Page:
From the editor: September 20, 2013
Witnesses to the King
This is the 7th day of the Feast of the Holy Cross (Sept. 14), and also Friday, a day given to remembering the Cross each week. In 2013, also, the Feast of the Holy Cross coincided with Yom Kippur, the Old Testament Day of Atonement!
Today we also note in our calendar that the Catholic Church commemorates Andrew Kim Taegon, Paul Chong Hasang, and Companions, martyrs of Korea in the 19th Century.
Some of the descriptions of the deaths of martyrs in the early church make for fairly gruesome reading, that is, when they give details about treatment and torture of the condemned, including their manner of death. This brief description of the Korean martyrdoms—from modern times, mind you—reminds me of such early accounts.
These accounts, like those of Our Lord's sufferings before his death, are certainly not easy to read. Yet at the same time the church, wisely I believe (since the Gospels do the same with the sufferings of Christ), presents us with the examples of the martyrs—sometimes in somewhat graphic detail. Still, we might be forgiven if we prefer to look away.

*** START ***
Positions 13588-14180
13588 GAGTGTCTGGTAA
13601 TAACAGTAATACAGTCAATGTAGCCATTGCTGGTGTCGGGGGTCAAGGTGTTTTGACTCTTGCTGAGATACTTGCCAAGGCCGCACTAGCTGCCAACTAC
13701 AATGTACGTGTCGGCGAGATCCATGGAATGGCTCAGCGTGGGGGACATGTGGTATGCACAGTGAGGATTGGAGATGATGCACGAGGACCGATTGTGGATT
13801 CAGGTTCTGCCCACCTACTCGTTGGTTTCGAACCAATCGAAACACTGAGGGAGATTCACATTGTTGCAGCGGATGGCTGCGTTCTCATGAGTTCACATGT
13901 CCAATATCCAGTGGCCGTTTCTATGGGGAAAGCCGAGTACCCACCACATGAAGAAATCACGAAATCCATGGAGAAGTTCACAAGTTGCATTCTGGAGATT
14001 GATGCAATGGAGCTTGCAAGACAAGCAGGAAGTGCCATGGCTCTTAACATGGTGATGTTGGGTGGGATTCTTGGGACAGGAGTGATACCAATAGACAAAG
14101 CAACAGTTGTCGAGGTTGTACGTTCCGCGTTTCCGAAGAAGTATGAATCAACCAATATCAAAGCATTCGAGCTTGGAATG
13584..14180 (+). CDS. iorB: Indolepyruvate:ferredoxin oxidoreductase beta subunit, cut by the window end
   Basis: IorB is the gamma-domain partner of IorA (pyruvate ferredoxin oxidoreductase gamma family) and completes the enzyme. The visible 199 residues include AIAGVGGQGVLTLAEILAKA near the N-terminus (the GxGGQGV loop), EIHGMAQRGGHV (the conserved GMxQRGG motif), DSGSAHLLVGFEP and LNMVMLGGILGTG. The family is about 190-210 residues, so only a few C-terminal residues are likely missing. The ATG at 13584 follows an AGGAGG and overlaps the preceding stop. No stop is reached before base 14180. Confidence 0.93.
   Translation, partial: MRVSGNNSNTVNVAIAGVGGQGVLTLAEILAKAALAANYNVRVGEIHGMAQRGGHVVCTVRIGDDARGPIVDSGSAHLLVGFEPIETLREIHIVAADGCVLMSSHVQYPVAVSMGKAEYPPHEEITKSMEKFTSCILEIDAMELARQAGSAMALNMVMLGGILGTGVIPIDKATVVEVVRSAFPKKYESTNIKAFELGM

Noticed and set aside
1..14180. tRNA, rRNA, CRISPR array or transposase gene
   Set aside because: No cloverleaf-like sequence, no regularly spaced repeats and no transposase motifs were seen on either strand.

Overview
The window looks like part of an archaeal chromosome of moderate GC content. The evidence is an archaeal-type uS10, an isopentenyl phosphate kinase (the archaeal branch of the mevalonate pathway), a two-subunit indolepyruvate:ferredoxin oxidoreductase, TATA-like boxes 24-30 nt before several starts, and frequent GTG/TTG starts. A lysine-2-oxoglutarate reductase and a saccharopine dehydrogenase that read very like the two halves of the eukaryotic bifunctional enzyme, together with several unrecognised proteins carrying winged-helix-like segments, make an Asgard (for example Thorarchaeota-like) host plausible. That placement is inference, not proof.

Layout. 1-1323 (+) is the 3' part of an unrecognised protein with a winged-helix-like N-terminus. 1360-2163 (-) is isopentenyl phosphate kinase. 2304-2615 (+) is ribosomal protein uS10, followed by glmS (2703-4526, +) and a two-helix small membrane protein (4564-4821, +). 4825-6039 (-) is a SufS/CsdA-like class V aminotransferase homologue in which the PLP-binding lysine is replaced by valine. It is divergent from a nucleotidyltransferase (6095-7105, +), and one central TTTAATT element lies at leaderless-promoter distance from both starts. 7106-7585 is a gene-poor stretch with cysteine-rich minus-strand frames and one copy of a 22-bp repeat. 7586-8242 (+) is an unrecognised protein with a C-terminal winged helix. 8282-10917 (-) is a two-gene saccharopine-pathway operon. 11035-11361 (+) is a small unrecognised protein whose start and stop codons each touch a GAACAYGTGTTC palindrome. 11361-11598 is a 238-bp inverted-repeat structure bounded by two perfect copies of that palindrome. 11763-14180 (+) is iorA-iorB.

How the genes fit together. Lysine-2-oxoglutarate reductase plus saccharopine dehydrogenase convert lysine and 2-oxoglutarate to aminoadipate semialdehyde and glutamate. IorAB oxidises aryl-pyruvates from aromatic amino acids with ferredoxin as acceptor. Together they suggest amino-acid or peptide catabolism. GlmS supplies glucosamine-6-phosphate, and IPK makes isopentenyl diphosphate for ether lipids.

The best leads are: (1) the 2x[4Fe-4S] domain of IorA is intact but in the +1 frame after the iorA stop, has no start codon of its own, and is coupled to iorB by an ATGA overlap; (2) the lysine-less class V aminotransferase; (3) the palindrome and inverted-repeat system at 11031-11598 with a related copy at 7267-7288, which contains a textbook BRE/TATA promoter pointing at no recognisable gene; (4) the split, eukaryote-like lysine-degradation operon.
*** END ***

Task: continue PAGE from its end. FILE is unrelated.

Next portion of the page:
Our devout attention to such suffering points to a mystery, much like the mystery of the Cross itself. In the Synoptic Gospels the suffering is straightforwardly described. Yet in John the cross is painted in the hues of glorification, even triumph. Jesus draws all men to himself, King of all. As I wrote last week, in the Cross, we see the triumphant love of God, who so loved the world!
A hymn of the Orthodox Church even goes so far as to say of the martyrs: "Adorned in the blood of thy martyrs, as with purple and fine linen, thy Church doth cry out to thee, O Christ God..." Really? Adorned is the word to use for bearing the blood of the martyrs? Yes, the natural eye sees only the flesh, but spiritual eye sees in the martyr the beauty of Christ, in whose steps they walk and to whom they bear witness.
The Cross overshadows the whole world—Korea, China, Africa, the Americas, Europe—even Georgia—where, at least according to this report—a mass conversion of Muslims has taken place over time.(We hope this is true! ) Among the Georgians, there were martyrs for the faith in ancient times. Is that "seed of the church" now bearing fruit, once again?
Rooted in and bearing the Cross of Jesus, whether in Korea, Georgia or elsewhere, the martyrs have overcome the world. Let us be of good cheer!
—James M. Kushiner
© The Fellowship of St. James. 2014
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